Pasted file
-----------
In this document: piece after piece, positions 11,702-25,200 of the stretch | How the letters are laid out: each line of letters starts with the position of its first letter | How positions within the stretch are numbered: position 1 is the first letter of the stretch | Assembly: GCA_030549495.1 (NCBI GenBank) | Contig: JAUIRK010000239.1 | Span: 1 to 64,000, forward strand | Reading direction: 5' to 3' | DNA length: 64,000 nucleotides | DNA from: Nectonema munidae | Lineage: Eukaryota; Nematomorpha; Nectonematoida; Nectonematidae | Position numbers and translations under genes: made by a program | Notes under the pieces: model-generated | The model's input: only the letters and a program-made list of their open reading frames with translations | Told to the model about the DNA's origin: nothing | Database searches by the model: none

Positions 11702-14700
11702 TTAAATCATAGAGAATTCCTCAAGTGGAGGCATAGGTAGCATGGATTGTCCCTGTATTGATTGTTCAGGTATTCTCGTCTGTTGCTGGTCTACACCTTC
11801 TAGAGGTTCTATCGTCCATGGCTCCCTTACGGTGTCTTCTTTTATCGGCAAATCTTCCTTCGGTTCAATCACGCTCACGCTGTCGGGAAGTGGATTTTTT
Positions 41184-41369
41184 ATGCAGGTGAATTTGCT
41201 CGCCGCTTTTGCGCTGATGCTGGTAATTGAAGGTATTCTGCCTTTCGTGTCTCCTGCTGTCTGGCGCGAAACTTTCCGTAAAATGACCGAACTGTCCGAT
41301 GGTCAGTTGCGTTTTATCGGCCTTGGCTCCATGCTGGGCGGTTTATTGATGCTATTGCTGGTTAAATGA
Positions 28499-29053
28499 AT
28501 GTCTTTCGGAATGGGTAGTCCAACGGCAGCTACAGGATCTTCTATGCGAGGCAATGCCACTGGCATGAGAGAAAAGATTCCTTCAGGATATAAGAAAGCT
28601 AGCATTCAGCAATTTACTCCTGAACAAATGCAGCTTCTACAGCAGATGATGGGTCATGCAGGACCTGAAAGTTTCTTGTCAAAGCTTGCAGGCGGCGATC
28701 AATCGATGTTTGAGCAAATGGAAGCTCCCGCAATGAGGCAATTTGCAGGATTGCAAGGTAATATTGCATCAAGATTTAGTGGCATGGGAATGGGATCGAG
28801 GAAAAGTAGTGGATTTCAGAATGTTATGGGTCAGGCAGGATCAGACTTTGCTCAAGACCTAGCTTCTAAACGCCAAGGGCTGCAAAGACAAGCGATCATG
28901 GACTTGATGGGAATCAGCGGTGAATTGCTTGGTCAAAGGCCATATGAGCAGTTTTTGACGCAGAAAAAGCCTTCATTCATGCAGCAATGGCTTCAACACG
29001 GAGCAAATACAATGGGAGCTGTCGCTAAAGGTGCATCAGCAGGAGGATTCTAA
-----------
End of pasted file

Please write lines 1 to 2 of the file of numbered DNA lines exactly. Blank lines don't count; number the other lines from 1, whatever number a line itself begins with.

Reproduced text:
In this document: piece after piece, positions 11,702-25,200 of the stretch | How the letters are laid out: each line of letters starts with the position of its first letter | How positions within the stretch are numbered: position 1 is the first letter of the stretch | Assembly: GCA_030549495.1 (NCBI GenBank) | Contig: JAUIRK010000239.1 | Span: 1 to 64,000, forward strand | Reading direction: 5' to 3' | DNA length: 64,000 nucleotides | DNA from: Nectonema munidae | Lineage: Eukaryota; Nematomorpha; Nectonematoida; Nectonematidae | Position numbers and translations under genes: made by a program | Notes under the pieces: model-generated | The model's input: only the letters and a program-made list of their open reading frames with translations | Told to the model about the DNA's origin: nothing | Database searches by the model: none

Positions 11702-14700